Wheelchair tennis player Shingo Kunieda, who was a leading wheelchair tennis player and greatly contributed to raising the profile of para sports, retired last year, and para track and field athlete Sae Tsuji, who won a bronze medal at the Rio de Janeiro Games, finished her last year at the Paris Games. Veterans who have been leading Japanese parasports for many years are retiring one after another, including announcing their intention to retire in 2019.

On the other hand, there is wheelchair tennis player Kaito Oda, who became the youngest player in history to win a Grand Slam tournament at the age of 17, and 17-year-old Kinoshita, a rising star in competitive swimming who has broken Japanese records in nine events and Asian records in four events in just over a year and a half. The progress of athletes who are active around the world is remarkable, such as Aira and Daiki Ishiyama, who placed 4th in the visually impaired class at last year's World Track and Field Championships and earned a spot to participate in the Paris Paralympic Games. It is expected that people in their 20s will play an active role.

Wheelchair tennis: Kaito Oda “I want to gain confidence that any player can win”

Kaito Oda, a 17-year-old wheelchair tennis player who is expected to win the gold medal at the Paris Paralympics, is off to a good start in the Paris Olympics and Paralympics year, winning his third victory at last month's Australian Open, his first Grand Slam tournament. I did.

Oda said, ``I got off to a good start.The matches were good, so I felt like I was getting stronger, and I was in pretty good shape.''

Regarding his first participation in the Paralympic Games in Paris, where the Arc de Triomphe is the site of his name, he expressed his determination, saying, ``I will definitely win because I feel connected to it.'' Since it's a limited time, I want to practice hard before the Paris tournament and gain confidence that I can win no matter who the players are if I play this type of tennis, and I want to show a performance that will make people think, ``I can't do this.'' Ta.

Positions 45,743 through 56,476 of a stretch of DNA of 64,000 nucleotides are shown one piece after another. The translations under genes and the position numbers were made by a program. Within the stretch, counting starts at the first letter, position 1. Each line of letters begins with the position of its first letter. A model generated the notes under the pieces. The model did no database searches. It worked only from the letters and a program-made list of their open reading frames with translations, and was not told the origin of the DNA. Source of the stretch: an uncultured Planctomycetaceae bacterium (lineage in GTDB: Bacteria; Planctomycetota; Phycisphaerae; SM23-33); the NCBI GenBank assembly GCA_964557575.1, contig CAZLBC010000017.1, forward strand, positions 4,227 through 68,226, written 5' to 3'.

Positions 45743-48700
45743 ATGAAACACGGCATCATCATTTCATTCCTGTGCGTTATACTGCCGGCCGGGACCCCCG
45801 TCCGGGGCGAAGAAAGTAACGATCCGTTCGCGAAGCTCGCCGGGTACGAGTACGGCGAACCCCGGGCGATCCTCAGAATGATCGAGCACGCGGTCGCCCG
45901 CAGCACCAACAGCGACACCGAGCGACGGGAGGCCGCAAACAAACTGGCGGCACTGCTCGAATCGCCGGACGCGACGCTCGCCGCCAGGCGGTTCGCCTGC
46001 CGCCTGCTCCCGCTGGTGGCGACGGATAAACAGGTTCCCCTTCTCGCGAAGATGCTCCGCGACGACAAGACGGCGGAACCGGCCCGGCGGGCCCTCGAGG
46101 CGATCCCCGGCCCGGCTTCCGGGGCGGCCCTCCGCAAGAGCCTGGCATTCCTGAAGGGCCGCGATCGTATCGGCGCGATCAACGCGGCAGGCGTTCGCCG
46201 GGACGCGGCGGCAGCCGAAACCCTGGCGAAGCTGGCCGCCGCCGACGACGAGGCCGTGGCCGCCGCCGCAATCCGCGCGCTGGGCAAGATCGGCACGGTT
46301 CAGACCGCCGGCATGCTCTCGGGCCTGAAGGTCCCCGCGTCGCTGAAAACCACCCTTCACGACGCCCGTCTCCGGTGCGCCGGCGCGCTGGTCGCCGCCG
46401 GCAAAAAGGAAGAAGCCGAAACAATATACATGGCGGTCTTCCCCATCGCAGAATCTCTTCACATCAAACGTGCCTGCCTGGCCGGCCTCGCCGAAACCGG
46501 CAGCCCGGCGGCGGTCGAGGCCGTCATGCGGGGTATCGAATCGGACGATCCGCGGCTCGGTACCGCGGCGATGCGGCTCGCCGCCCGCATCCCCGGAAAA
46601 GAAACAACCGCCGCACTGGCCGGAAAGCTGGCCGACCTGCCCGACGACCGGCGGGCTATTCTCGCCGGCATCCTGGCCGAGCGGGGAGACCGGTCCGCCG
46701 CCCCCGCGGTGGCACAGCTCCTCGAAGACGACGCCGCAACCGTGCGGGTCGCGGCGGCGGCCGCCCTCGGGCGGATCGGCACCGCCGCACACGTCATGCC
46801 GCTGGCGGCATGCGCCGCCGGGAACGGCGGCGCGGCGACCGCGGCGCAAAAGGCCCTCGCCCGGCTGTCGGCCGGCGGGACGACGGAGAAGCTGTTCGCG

Unearthing a “rough stone” with hidden potential

The ``J-STAR Project'' is producing these athletes.

The government launched the organization seven years ago in an effort to change the situation in which it has less funding and manpower than Olympic sports organizations, making it difficult to discover young athletes.

The project begins with a ``basic measurement session,'' where participants are tested on 13 items to measure their basic physical strength, such as grip strength and jumping ability, and the person in charge of training at the competition group determines their aptitude.

If you pass the exam, you will proceed to a one-year program that measures your specialized abilities and the government covers the training costs.

If the athlete is judged to be promising, he or she will receive specialized guidance as a training athlete for a competitive organization, with the aim of competing in international competitions or the Paralympic Games.